A black and white squad car streaked around the corner into full view.

"No! No!" Steve waved them back. They were too close, in perfect line of the sniper. Even as he attempted to warn them, the gunman opened fire with the machine gun. The windows in the squad care fragmented, and the bubble light exploded. The car came to a rolling stop ten yards away from McGarrett, with Steve still between the sniper and the vehicle. On the far side, the driver's door opened and the officer hit the ground. McGarrett could see him clutching his radio and hear his voice edged in panic. "Officer down! Officer needs assistance! Central, help!" He was young, probably a rookie.

Steve, huddled by the wall, called quietly to him. "Officer, you all right?"

"My partner," he called back.

By the amount of blood and glass on the passenger side, Steve could tell that the young officer's senior partner was most likely dead. "Can you toss your radio out here?"

The officer tried to get closer by crawling under the car.

"Careful, careful," McGarrett cautioned.

He flung radio out, but it landed far short. There was a single gun blast. Both McGarrett and the officer ducked down; the radio shattered into pieces.

This guy's good, Steve thought, already analyzing what little bits of information he had. Professional? Military training? Why? Who is he? What does he have to gain?

Other units were pulling up around the corner, a respectful distance away. McGarrett could see them, but the gunman couldn't. Duke and a swat officer were pointing and gesturing, but Steve couldn't hear the words. Bulletproof-vested swat officers hurried away around the back of the hotel.

Duke viewed the scene. HPD Chief Paulua's car pulled up with a shriek. "Lukela," he called to Duke. "They tell me I've got a unit with a rookie cop pinned down."

"You've got more than that," Duke replied, pointing. "Steve and Danny are pinned down behind that concrete planter. Your officer is under his car--I think. He's the one that reported an officer down. That was about three minutes after the 911 call from the hotel. The shooter's been quiet, but I'm pretty sure he's still up there."

Paulua squinted through field glasses. "We've got more than once officer down."

There was a new burst of gunfire; everyone ducked instinctively. Bullets traced around the concrete garden for several seconds, the palm in the center slowly bent and toppled over.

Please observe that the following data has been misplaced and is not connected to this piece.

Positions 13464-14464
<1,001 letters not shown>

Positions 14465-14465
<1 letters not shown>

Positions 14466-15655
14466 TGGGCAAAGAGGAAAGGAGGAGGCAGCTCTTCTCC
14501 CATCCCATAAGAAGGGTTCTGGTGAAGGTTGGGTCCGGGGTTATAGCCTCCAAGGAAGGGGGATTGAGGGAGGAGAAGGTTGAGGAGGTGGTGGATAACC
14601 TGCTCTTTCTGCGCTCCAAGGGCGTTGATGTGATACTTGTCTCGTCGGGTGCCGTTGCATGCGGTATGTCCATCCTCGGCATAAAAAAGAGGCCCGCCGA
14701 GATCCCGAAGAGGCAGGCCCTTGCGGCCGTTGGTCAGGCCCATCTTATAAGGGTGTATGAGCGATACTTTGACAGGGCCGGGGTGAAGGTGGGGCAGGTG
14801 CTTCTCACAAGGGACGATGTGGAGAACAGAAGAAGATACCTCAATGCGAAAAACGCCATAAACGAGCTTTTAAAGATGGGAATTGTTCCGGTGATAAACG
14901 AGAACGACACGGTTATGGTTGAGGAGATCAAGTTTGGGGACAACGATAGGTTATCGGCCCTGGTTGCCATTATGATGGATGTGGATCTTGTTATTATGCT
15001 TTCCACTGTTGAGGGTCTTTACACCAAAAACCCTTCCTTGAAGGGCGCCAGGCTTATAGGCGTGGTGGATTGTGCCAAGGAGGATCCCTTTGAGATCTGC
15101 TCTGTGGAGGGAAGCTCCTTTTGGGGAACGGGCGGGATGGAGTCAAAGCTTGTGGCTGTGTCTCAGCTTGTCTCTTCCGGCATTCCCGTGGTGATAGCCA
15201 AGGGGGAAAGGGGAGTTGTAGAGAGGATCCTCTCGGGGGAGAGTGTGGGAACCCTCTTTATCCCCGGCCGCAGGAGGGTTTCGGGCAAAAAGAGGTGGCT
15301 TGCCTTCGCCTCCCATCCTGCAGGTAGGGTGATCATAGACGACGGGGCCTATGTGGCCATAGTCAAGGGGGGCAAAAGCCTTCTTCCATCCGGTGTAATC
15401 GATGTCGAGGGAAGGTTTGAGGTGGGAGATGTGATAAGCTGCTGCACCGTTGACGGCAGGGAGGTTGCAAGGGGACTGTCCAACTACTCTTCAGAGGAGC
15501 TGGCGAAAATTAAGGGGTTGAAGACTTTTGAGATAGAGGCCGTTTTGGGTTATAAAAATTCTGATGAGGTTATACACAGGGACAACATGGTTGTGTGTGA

In his room, Robert was wild. Nothing was going right. He needed a plan. He stopped to glare at the image in the mirror. I can do this! I can do this! This last exchange convinced him he could not penetrate the concrete protection. He needed to get to be better location. McGarrett couldn't stay hidden forever. How long can I wait? Surely the police are already trying to find me, perhaps room to room. It wasn't supposed to go like this.

Below the swat officer commented to Duke: "This isn't random. He wants McGarrett. We've got to keep him from moving to a better location." He picked up his two way and spoke to his unseen team. "I make it fourth floor, midsection. Evacuate everybody in the place and notify me when secure. Keep him contained. But stay away from that fourth floor, let's not spook him into shooting up a bunch of tourists."

"That'll take time," Duke commented.

Ben came over from his car. "Jenny says Danny went to see a guy named Robert Chaney in the Royal Surf. Room 403."

"He's got to be our man," Duke agreed.

The police negotiator patched his phone in.

Robert jumped as the phone gave a shrill ring. He stared at it dumfounded for a moment. They were on to him. How much time would he have? It kept ringing. He stared out at the courtyard again.

"He's not answering."

"Let it ring," Paulua ordered.

Duke bit his lip, his attention on the figures huddled behind the concrete wall. Paulua's people were looking at the situation, not at the victims. McGarrett might be a seasoned officer, but right now he was still a victim, there were injuries, and he needed to be reassured. "We need a way to make contact with Steve and let him know we're doing all we can. Evacuating that hotel will be awhile," he told Ben. He hurried to the back of his car and opened the trunk. From a paper bag, he pulled out a new skateboard, ripped off the plastic wrapper. "My son's birthday gift," he remarked to Ben. "Get me a radio unit." In seconds Ben was back, two way radio in hand. Duke pulled off his tie and used it to secure the radio to the skateboard.